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Judge Orders Trump's EPA Pick to Release Emails by Tuesday
The Oklahoma County Court on Thursday found Trump's U.S. Environmental Protection Agency (EPA) nominee Scott Pruitt in violation of the state's Open Records Act. The Center for Media and Democracy (CMD) filed a lawsuit against Pruitt for improperly withholding public records and the court ordered his office to release thousands of emails in a matter of days.
In her ruling, Judge Aletia Haynes Timmons slammed the Attorney General's office for its "abject failure" to abide by the Oklahoma Open Records Act.
The judge gave Pruitt's office until Tuesday, Feb. 21, to turn over more than 2,500 emails it withheld from CMD's January 2015 records request and just 10 days to turn over an undetermined number of documents responsive to CMD's five additional open records requests outstanding between November 2015 and August 2016.
Thursday's expedited hearing was granted after CMD, represented by Robert Nelon of Hall Estill and the ACLU of Oklahoma, filed a lawsuit that has driven unprecedented attention to Pruitt's failure to disclose his deep ties to fossil industry corporations. On Friday, Pruitt is expected to face a full Senate vote on his nomination to run the EPA.
On Feb. 10, Pruitt's office finally responded to the oldest of CMD's nine outstanding Open Records Act requests but provided just 411 of the more than 3,000 emails they had located, withholding thousands of emails relevant to the request and still failing to respond to CMD's eight other outstanding requests. On Feb. 14 CMD filed a status report with the judge detailing the scope of missing documents, including 27 emails that were previously turned over to The New York Times in 2014.
"Scott Pruitt broke the law and went to great lengths to avoid the questions many Americans have about his true motivations," said Nick Surgey, CMD's director of research. "Despite Pruitt's efforts to repeatedly obfuscate and withhold public documents, we're all wiser to his ways and the interests he really serves. The work doesn't stop here to make sure communities across the country have the information they need to hold him accountable to the health and safety of our families."
Ahead of Thursday's hearing, Senators Carper, Whitehouse, Merkley, Booker, Markey and Duckworth—all members of the EPW committee—weighed in on the case, urging the Oklahoma court to require the Office of the Oklahoma Attorney General to release documents relevant to CMD's open record requests as a matter of "federal importance." In a letter to the Oklahoma Court, the Senators stated:
"We are providing this information to the Court today because we have concluded [the] pending Open Records Act requests may be the only means by which the Senate and the general public can obtain in a timely manner critical information about Mr. Pruitt's ability to lead the EPA."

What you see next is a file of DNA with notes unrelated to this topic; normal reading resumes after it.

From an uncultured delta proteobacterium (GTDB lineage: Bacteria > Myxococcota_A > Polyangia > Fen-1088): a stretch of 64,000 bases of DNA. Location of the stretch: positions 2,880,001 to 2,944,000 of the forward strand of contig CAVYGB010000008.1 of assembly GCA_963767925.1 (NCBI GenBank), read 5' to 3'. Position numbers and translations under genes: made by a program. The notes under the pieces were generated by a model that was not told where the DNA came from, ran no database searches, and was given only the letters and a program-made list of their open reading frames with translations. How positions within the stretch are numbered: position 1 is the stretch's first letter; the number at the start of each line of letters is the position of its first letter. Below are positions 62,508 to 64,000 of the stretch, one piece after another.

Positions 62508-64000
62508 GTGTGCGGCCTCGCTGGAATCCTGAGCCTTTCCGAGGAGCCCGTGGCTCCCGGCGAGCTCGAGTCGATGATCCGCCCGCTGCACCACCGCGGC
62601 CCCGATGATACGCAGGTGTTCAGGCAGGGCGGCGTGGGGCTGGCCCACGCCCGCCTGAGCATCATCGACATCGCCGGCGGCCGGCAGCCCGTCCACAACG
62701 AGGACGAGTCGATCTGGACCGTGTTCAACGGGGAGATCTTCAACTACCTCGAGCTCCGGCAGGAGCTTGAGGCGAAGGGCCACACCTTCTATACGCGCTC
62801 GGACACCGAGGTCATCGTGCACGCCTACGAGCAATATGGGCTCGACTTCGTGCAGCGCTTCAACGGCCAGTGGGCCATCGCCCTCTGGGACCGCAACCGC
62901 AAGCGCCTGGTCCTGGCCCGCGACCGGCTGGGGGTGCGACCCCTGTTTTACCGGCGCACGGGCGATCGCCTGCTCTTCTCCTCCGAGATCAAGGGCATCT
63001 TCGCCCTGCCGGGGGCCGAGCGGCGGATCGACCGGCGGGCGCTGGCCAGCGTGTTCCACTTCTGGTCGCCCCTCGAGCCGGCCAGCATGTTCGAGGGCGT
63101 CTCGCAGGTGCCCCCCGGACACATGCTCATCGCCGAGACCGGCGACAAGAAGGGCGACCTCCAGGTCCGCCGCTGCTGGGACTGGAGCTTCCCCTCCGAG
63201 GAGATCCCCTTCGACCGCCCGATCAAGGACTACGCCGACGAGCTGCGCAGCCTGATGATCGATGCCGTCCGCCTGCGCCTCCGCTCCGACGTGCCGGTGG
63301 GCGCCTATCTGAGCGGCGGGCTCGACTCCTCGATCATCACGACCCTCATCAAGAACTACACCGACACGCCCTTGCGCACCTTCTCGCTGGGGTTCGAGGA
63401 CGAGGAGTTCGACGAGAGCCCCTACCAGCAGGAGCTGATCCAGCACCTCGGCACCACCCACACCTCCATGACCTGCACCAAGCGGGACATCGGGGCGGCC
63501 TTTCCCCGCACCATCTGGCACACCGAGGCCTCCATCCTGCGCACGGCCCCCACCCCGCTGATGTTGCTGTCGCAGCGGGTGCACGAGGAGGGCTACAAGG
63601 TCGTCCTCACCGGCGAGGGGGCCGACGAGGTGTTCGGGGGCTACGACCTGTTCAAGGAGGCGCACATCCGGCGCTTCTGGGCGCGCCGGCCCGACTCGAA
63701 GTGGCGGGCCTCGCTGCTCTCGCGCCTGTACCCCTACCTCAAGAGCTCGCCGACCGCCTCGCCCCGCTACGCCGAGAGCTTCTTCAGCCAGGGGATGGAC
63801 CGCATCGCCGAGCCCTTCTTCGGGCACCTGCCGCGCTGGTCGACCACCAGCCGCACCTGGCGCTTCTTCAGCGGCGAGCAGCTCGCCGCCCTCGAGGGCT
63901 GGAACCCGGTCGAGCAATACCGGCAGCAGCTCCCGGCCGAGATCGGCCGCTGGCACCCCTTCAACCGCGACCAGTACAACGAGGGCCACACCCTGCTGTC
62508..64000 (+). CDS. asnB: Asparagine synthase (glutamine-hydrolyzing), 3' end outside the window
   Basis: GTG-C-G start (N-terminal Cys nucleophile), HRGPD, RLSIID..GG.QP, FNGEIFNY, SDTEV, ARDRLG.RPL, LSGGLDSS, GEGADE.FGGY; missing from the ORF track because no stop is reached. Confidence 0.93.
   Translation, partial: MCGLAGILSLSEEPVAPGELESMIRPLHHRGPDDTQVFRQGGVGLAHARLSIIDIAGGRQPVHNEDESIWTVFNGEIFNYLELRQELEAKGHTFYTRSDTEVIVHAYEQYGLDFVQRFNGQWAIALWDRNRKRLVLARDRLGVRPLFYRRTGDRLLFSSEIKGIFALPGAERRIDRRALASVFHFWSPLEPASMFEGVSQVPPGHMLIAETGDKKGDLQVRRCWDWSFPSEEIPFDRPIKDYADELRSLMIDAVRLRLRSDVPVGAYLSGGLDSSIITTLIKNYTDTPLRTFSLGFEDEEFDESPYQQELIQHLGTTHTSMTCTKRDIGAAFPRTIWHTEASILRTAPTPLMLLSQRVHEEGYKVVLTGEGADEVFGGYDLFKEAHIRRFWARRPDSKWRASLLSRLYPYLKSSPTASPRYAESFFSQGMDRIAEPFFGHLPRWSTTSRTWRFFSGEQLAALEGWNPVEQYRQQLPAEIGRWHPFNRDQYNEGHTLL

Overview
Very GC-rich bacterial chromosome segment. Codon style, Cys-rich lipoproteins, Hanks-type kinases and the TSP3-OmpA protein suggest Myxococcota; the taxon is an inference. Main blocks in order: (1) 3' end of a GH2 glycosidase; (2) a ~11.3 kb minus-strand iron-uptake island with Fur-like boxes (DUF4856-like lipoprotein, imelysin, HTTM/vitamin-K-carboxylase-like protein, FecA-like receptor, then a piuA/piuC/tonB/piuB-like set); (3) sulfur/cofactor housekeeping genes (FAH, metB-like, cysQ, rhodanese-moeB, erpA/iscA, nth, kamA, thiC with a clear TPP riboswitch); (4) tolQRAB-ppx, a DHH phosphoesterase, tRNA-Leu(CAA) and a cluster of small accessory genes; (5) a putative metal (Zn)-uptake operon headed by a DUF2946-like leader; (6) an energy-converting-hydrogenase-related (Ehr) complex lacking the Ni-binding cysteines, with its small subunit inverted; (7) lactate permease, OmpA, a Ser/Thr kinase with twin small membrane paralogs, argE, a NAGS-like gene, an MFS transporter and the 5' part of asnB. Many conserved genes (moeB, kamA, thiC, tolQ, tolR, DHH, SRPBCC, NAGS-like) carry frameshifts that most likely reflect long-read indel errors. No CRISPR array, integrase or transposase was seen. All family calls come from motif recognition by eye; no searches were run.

"We need to understand whether ... Mr. Pruitt engaged with the industries that he will be responsible for regulating if he is confirmed as administrator in ways that would compromise his ability to carry out his duties with the complete impartiality required."
Pruitt's continued lack of transparency extends from a difficult nomination process in which research from CMD demonstrated Pruitt's repeated pattern of obfuscating ties to deep-pocketed, corporate interests.
At his hearing before the Senate Environment and Public Works (EPW) Committee, Pruitt faced a series of questions about his private meetings with major fossil fuel companies while chair of the Republican Attorneys General Association and fundraising for the Rule of Law Defense Fund. Sen. Sheldon Whitehouse concluded his questioning telling Pruitt his testimony "just doesn't add up." Despite failing to respond to any records requests for the past two years, Pruitt told U.S. Senators last week to file more open records requests with his office to answer 19 outstanding questions from his confirmation hearing.
After Democratic Senators twice boycotted the EPW Committee vote due to concerns over Pruitt's conflicts of interests and failure to fulfill open records requests, Republicans resorted to suspending Committee rules to advance his nomination.
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In the summer of 1969 a banner hung over a set of condemned homes in what was then the predominantly black and brown Brookland neighborhood in Washington, DC. It read, "White man's roads through black men's homes."
Earlier in the year, the District attempted to condemn the houses to make space for a proposed freeway. The plans proposed a 10-lane freeway, a behemoth of a project that would divide the nation's capital end-to-end and sever iconic Black neighborhoods like Shaw and the U Street Corridor from the rest of the city.